Compare that to a driver (of any skill level), they are trained to know the rules and if they get stuck, they will figure out what to do in that situation, acting on instinct, training, common sense or a self-preservation instinct. The computers in the car don't have any of those capabilities.
On the other hand, drivers may be interpreting the situation ahead of them wrongly due to having only one set of eyes that only work with a sufficient level of visible light, and their figuring out what to do may take more time than is available to them (better known as "getting into a situation that's over their head"). Common sense often turns out not to be sufficiently common either. And while I grant you the self preservation instinct, it's not rare to see that overridden by target fixation: one drives into what one's looking at even when having consciously noticed it being an obstacle to avoid, like a tree, a large rock or a fire engine. Consider it some kind of brain lock-up.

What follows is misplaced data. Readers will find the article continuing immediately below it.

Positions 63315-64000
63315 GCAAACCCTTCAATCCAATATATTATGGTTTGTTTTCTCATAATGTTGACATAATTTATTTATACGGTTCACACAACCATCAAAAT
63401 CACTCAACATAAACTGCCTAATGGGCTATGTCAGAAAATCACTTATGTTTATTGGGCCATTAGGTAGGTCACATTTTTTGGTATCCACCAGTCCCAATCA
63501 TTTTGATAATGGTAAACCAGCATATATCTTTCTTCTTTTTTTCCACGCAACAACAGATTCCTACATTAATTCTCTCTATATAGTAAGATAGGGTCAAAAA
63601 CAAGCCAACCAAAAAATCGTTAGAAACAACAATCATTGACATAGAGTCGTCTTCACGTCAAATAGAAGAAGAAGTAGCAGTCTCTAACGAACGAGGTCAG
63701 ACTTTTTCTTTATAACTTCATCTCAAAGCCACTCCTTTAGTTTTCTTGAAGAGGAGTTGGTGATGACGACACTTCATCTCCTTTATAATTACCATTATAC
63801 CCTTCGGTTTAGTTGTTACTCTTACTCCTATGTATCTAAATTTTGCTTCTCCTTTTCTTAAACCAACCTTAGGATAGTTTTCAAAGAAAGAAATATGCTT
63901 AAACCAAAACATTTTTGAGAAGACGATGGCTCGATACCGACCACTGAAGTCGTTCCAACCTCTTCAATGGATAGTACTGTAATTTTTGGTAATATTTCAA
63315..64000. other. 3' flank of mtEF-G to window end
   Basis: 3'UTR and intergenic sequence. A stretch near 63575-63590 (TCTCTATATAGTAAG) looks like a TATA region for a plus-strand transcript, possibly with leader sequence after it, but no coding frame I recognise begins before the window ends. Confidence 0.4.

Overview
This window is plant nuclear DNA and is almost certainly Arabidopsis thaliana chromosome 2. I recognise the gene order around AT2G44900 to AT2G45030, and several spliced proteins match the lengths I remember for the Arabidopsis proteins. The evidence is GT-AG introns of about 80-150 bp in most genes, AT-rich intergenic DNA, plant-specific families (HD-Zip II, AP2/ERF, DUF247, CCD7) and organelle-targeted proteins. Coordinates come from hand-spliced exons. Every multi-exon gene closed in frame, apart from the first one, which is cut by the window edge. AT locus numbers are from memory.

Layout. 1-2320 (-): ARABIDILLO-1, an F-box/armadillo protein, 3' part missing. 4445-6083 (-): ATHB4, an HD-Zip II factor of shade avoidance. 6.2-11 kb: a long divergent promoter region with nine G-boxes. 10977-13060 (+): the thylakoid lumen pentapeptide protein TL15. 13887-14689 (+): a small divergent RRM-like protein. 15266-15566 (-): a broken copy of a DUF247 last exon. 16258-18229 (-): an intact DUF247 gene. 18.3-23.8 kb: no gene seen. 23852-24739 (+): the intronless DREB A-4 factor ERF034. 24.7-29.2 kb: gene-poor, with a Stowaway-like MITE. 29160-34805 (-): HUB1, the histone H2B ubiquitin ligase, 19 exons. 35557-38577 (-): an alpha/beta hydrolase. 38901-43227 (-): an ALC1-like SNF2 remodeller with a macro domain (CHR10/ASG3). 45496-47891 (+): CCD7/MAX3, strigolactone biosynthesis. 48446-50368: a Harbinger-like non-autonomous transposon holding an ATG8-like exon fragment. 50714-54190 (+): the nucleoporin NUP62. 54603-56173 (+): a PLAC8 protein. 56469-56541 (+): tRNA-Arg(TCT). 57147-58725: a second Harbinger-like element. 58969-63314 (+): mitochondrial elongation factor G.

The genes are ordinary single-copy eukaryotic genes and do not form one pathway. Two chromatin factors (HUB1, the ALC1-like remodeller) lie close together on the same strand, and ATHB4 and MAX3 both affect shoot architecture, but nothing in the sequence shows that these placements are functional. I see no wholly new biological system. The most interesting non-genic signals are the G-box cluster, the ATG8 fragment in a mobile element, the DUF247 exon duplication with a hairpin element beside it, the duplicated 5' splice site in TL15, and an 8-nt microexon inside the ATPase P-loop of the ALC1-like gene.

Driver assist technologies have been around long enough now that they reliably work as they should; in the 14 years that the Volvo XC90 has been on the market in the UK it has not been in the type of accident that its collision avoidance system was designed for. It's the driver replacement stuff that's not up to scratch, especially if it's (wrongly) interpreted by the driver as being something that it's evidently not ("Autopilot").
I wonder if they can even determine if a sensor is returning questionable or inaccurate data.
The traffic authority's report into the crash where that Tesla went under a truck that was crossing the lane it was in, contained parts of the vehicle logs. It shows that the system is aware at least of broken and missing sensors and actuators.
 unfortunately to the point that people have come to rely on them in a way that affects their traffic awareness.
 yes, that same system that Uber saw fit to disable, as they considered it might interfere with their own AV setup.